Security Business

JUN 2018

Find news and information for the executive corporate security director, CSO, facility manager and assets protection manager on issues of policy, products, incidents, risk management, threat assessments and preparedness.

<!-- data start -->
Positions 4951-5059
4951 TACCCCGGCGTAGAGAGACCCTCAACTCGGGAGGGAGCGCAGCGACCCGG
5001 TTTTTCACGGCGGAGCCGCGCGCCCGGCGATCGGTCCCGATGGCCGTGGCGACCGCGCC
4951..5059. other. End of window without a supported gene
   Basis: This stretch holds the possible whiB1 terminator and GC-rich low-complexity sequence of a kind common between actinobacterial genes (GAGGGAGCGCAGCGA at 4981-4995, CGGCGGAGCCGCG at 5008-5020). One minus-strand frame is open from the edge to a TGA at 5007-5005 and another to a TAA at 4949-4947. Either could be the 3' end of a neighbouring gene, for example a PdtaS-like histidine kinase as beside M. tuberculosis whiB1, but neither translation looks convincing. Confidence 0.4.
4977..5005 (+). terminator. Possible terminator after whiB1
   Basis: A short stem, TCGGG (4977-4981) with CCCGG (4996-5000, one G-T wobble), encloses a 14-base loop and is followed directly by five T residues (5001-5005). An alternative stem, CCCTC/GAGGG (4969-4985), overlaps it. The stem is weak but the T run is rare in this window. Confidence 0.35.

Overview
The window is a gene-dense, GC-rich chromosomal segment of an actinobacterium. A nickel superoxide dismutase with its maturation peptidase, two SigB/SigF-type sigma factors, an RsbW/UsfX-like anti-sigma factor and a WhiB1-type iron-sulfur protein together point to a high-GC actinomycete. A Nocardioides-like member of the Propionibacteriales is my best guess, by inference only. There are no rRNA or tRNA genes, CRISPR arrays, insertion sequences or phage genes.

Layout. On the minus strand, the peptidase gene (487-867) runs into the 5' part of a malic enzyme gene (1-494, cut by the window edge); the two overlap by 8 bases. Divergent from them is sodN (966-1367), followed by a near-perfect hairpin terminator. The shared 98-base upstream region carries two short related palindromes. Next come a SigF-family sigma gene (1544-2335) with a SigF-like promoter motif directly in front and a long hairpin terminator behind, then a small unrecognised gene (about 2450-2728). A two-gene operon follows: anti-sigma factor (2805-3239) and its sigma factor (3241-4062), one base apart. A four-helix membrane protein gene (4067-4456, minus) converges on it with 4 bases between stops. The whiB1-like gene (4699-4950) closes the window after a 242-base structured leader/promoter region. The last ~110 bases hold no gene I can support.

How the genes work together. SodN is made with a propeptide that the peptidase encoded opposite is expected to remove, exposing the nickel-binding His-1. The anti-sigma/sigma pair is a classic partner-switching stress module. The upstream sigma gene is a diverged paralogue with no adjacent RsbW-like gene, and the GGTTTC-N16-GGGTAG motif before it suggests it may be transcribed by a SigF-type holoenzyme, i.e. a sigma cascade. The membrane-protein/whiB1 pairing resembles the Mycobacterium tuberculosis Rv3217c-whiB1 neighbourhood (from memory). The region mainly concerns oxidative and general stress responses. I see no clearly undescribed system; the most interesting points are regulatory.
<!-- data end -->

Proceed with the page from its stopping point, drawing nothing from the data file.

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40 Security Dealer & Integrator / June 2018 © Istock Pass-Through Business Benefits e income from a security business that has elected or chosen to be treated as a pass-through entity is taxed only once, on the owner's personal tax return – as opposed to a regular "C corporation," which has its profits taxed at the corporate level and again at the tax rates of dividend recipients. Security dealer and integrator own- ers operating as pass-through entity benefit from the legal advantages of regular corporations, along with the tax advantages of a sole proprietorship. Of course, the most attractive feature of pass-through businesses in the past was the tax savings. While "members" of an LLC are subject to employment tax on the entire net income of the business, only the wages of S corporation share- holders who are employees are subject to employment tax. e remaining income is paid to the owner as a "distribution" – which was taxed at a lower personal tax rate, if at all. An S corporation designation allows a business to have an independent life, separate from its shareholders. If a share- holder leaves the business, or sells his or her shares, the S corporation can con- tinue doing business relatively undis- turbed. Similar rules now also apply to partnerships. Maintaining the business as a distinct, separate entity defines clear lines between the shareholders and the business that significantly improve shareholders' protection from liability. Pass-Through Businesses at a Crossroads The drastic impact of new tax laws has owners of S corporations, LLCs and partnerships reassessing their choice of classification By Mark E. Battersby C onfusion is the name of the game aer lawmakers attempted to level the playing field between the new 21-percent tax rate for incorporated security businesses and the tax bill for income passed through to the own- ers of entities such as S corporations, Limited Liability Companies (LLCs) and partnerships. Despite creating a unique 20-per- cent deduction for pass-through income, last December's Tax Cuts and Jobs Act (TCJA) has many security dealer and integrator business owners facing personal tax rates as high as 29.6 percent – far above the new 21-percent rate for regular corporations. The Money Issue TAXES

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